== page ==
Paris Opera Ballet

Article excerpt


Although Joseph Mazilier originally choreographed Paquita in Paris in 1846, the Paquita that we generally see these days has very little in common with its origins. The ballet was judged too difficult by the dancers of the time, and by 1851, it was dropped from the Paris Opera Ballet repertoire. It subsequently moved to St. Petersburg, where in 1881, Marius Petipa pushed the ballet to a greater, more complicated level. Petipa's grand pas and the pas de trois have, until now, been the ballet's only surviving moments.

All that changed when, in February, the Paris Opera Ballet opened the new year with the full version of Paquita as imagined by both Mazilier and Petipa. This extraordinary event was inspired by POB Artistic Director Brigitte Lefevre, while the indefatigable Pierre Lacotte undertook restoration work.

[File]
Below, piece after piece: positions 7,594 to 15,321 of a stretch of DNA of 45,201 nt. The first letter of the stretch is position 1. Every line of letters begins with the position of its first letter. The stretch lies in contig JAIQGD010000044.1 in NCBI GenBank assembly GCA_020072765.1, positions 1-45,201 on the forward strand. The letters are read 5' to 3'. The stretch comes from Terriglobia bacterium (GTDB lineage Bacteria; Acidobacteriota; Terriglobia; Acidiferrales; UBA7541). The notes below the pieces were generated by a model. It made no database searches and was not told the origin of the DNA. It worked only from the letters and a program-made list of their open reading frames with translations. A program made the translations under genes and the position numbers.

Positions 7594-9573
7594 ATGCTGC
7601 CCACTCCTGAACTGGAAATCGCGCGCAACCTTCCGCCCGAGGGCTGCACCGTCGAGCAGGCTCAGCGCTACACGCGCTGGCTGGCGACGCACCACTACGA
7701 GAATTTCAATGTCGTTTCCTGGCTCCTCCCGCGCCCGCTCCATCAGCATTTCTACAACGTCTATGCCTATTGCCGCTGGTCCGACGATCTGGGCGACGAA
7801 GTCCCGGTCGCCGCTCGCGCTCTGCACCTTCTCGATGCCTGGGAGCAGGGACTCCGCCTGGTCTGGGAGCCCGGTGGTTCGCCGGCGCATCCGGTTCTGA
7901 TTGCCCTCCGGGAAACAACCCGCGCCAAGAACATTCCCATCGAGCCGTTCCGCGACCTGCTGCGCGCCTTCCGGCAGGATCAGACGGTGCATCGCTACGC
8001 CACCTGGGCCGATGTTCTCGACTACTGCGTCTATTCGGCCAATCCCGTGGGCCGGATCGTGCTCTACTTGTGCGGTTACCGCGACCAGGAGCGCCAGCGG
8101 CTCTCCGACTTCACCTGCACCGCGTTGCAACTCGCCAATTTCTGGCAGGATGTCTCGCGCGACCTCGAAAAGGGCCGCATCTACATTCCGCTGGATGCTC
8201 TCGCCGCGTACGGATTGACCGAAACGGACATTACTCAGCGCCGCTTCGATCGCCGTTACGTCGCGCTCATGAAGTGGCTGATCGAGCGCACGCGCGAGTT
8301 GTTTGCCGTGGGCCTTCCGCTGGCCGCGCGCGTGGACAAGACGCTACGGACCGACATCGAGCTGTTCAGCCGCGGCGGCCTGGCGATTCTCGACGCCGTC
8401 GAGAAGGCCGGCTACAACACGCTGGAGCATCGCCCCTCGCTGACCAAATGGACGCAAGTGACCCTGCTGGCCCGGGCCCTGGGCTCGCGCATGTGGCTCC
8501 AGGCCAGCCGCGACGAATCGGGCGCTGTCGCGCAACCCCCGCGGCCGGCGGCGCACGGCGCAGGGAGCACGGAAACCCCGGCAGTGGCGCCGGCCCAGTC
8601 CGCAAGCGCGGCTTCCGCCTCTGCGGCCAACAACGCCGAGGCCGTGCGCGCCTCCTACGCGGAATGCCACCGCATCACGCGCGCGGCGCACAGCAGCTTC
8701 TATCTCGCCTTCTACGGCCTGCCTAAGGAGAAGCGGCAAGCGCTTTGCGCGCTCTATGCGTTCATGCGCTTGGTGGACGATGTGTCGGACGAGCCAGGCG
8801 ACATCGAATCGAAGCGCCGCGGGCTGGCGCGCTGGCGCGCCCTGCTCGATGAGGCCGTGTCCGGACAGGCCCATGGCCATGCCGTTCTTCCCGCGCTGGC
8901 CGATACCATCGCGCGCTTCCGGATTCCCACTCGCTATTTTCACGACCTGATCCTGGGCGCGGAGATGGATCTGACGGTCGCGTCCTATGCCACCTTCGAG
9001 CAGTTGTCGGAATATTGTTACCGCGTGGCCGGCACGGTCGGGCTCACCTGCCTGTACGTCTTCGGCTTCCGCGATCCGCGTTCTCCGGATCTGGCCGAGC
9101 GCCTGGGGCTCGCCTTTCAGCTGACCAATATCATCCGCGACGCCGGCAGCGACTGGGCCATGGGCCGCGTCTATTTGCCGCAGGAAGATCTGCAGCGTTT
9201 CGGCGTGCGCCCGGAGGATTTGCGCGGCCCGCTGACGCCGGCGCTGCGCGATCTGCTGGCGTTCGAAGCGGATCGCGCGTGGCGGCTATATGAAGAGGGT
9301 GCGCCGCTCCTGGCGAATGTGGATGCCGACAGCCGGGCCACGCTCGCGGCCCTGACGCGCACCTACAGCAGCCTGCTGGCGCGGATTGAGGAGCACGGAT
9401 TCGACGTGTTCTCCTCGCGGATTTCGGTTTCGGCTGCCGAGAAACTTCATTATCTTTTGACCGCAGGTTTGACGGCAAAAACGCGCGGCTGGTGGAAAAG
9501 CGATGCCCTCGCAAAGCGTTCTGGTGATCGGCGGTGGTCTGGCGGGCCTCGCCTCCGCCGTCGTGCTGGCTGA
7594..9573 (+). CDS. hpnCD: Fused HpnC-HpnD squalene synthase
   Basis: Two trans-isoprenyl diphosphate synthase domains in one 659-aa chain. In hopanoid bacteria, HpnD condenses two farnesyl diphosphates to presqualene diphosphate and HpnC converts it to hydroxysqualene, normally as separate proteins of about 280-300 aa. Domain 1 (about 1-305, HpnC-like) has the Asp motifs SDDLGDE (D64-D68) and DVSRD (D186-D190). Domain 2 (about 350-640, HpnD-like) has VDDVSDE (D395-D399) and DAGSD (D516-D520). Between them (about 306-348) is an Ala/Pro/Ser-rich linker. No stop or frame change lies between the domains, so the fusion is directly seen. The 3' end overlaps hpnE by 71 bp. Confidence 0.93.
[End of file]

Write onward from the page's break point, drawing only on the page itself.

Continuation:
What spectators discovered and rediscovered was a fresh and lively interpretation of this timeless love story between a seductive young gypsy and a French officer. From the choreography to the magnificently glittering costumes designed by Luisa Spinatelli, this full-length nineteenth-century ballet was immensely beautiful, bringing both a new shine to an old jewel and revealing the young talents blossoming in the halls of the Palais Gamier.

With the help of Lubov Egorova, whose memory of dancing Paquita under Petipa's direction from 1900 to 1910 was the first source of information, Lacotte, 69, set off on his fact-finding mission like a modern-day sleuth. Both oral recollections and written documents were helpful, but it was during a trip to Germany that the detective struck gold. There he discovered a copy of the original choreography as imagined by Mazilier, explaining the production's staging, its inventive array of pantomimes, as well as two additional variations. …